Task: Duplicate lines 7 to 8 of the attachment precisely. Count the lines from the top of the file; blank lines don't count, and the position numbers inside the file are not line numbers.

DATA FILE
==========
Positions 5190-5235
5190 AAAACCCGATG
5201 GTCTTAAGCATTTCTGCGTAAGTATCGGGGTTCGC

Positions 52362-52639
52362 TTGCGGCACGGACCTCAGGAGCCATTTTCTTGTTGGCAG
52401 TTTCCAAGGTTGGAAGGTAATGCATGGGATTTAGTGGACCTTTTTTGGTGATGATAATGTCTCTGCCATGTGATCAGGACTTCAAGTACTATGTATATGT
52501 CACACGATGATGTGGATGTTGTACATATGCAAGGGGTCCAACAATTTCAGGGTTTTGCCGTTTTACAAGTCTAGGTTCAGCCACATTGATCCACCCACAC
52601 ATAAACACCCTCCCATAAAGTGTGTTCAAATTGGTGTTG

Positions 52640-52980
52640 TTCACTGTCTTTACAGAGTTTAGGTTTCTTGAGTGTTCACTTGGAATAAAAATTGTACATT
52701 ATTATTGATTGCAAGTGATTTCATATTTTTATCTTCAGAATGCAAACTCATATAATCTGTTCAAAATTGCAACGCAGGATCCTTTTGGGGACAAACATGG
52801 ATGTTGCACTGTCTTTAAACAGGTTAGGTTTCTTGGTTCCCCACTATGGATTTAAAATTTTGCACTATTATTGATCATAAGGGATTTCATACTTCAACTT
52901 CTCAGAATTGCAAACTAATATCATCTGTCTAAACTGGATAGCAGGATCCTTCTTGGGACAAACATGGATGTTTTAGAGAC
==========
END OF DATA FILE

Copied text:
52501 CACACGATGATGTGGATGTTGTACATATGCAAGGGGTCCAACAATTTCAGGGTTTTGCCGTTTTACAAGTCTAGGTTCAGCCACATTGATCCACCCACAC
52601 ATAAACACCCTCCCATAAAGTGTGTTCAAATTGGTGTTG